AT AGE 13, Michael Hazilias got his first job and had a golf handicap of eight.
At age 16, the son of hard-working migrants registered his first business and a few years later achieved a university admission index of 98.
At university, he and some friends developed a computerised rostering system that would let workers know their shifts via text messages.
Now he has customers across the world and, this financial year, it is expected his business will turn over $1 million or more.
It is a huge milestone that coincides with another landmark on the often difficult entrepreneurial journey travelled by Mr Hazilias.
At age 29, he is about to move out of his parents' basement.
In the past six years since leaving university, Mr Hazilias has poured the vast majority of his time and money into his business - the basement was, at one time, his office.
Experienced observers in the world of start-up businesses say there are two types of people: entrepreneurs and want-trepreneurs.
The latter category does a lot of talking but for the serious guys, such as Mr Hazilias, who drives a modest car and had his first taste of business in his parents' Fyshwick takeaway, it's all about the execution.
His is a story of perseverance, the one character trait he has needed above all others to survive up to this point.
''I've probably lost $100,000 along the way because of mistakes,'' Mr Hazilias, a Canberran and former Daramalan College student, said.
His business, EasyEmployer, now helps medium-size businesses organise their rosters and payrolls as well as cutting down on their administration time. Some of them pay $3000 a month for his cloud-based software, which has come a long way since a clunky prototype was demonstrated inside a university lecture theatre. Employers now use a combination of EasyEmployer's systems and social media to communicate with staff.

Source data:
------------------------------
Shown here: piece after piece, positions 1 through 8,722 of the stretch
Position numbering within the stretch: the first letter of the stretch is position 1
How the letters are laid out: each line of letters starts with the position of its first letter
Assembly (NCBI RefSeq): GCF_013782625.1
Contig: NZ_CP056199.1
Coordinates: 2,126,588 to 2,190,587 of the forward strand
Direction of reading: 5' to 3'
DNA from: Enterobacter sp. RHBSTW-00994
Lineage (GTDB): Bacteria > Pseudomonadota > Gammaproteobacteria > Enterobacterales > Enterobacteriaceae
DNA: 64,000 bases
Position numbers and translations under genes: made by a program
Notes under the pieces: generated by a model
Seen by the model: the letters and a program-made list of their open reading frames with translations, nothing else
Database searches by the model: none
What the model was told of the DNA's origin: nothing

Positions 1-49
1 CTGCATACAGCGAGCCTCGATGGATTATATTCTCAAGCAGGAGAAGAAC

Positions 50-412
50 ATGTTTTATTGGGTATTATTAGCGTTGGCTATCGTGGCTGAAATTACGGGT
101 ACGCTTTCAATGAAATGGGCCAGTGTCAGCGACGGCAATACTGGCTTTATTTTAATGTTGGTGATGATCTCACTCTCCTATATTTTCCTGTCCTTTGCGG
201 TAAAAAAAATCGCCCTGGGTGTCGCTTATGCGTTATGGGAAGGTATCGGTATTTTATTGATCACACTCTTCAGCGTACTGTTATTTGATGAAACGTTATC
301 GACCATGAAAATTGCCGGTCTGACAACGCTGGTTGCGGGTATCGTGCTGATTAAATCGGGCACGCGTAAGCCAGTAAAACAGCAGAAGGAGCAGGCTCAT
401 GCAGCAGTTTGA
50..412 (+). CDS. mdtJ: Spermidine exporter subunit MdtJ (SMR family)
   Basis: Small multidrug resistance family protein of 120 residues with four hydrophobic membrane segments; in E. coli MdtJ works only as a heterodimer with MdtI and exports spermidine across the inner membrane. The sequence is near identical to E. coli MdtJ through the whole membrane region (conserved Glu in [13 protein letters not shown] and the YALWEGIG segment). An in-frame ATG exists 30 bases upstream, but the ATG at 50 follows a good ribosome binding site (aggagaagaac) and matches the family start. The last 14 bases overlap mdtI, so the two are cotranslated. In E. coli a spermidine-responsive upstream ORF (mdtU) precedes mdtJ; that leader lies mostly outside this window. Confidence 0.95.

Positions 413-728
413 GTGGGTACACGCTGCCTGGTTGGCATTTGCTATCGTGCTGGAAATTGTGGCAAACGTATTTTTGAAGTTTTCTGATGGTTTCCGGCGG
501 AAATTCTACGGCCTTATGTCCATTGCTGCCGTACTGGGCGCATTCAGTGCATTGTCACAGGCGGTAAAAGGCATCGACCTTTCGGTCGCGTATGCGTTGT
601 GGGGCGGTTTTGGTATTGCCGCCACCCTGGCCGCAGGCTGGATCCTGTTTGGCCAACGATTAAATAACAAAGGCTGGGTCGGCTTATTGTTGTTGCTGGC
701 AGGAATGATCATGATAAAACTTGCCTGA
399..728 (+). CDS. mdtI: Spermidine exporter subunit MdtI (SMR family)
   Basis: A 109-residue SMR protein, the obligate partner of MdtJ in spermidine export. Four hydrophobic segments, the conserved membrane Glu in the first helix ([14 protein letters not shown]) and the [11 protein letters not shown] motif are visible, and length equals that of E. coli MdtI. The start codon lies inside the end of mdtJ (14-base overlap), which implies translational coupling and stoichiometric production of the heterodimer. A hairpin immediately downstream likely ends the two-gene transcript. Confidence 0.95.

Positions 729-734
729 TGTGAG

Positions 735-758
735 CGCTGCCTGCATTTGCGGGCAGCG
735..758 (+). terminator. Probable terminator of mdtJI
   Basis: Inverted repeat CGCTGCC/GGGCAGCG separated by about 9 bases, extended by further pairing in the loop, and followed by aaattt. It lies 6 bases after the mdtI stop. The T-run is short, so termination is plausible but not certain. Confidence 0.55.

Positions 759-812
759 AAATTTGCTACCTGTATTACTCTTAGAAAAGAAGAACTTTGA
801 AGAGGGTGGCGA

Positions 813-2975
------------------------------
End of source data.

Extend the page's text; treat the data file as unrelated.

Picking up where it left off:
When Mr Hazilias started fixing and building computers as a teenager, he did not realise he was learning lessons that would help him later, although he admits he always had an interest in monetising his skills and running his own enterprise.
''I remember slapping the first invoice I ever did on my cousin's desk when I fixed his computer. He said: 'What are you charging me $60 for, I'm your cousin?'''
During his final year of a four-year (software engineering) degree at the University of Canberra, he and two friends had to think of something they would build for a practical assessment.
While their classmates were building robots, they could think of nothing better than a streamlined rostering system.
''I thought it was a crap idea, but we couldn't come up with anything else,'' he said.
The idea worked and the trio decided to go into business and make millions. ''The naivety that comes with entering business,'' he said. ''You need to have a bit of that, otherwise you might get turned off.''
Two of his partners dropped out, however, leaving Mr Hazilias on his own.
It was a stressful time. The business had received a $50,000 grant from the ACT Government and goals linked to this grant - as well as a separate bank loan - had to be met.
''The wog culture is hard working,'' he said.
''My parents have always struggled. Dad came here and couldn't speak the language when he was 12 years old. Mum came here when she was just a baby.''
Friends came into the business with him but all of them found the enterprise had stalled. They were working day jobs to keep cash coming in while trying to launch EasyEmployer.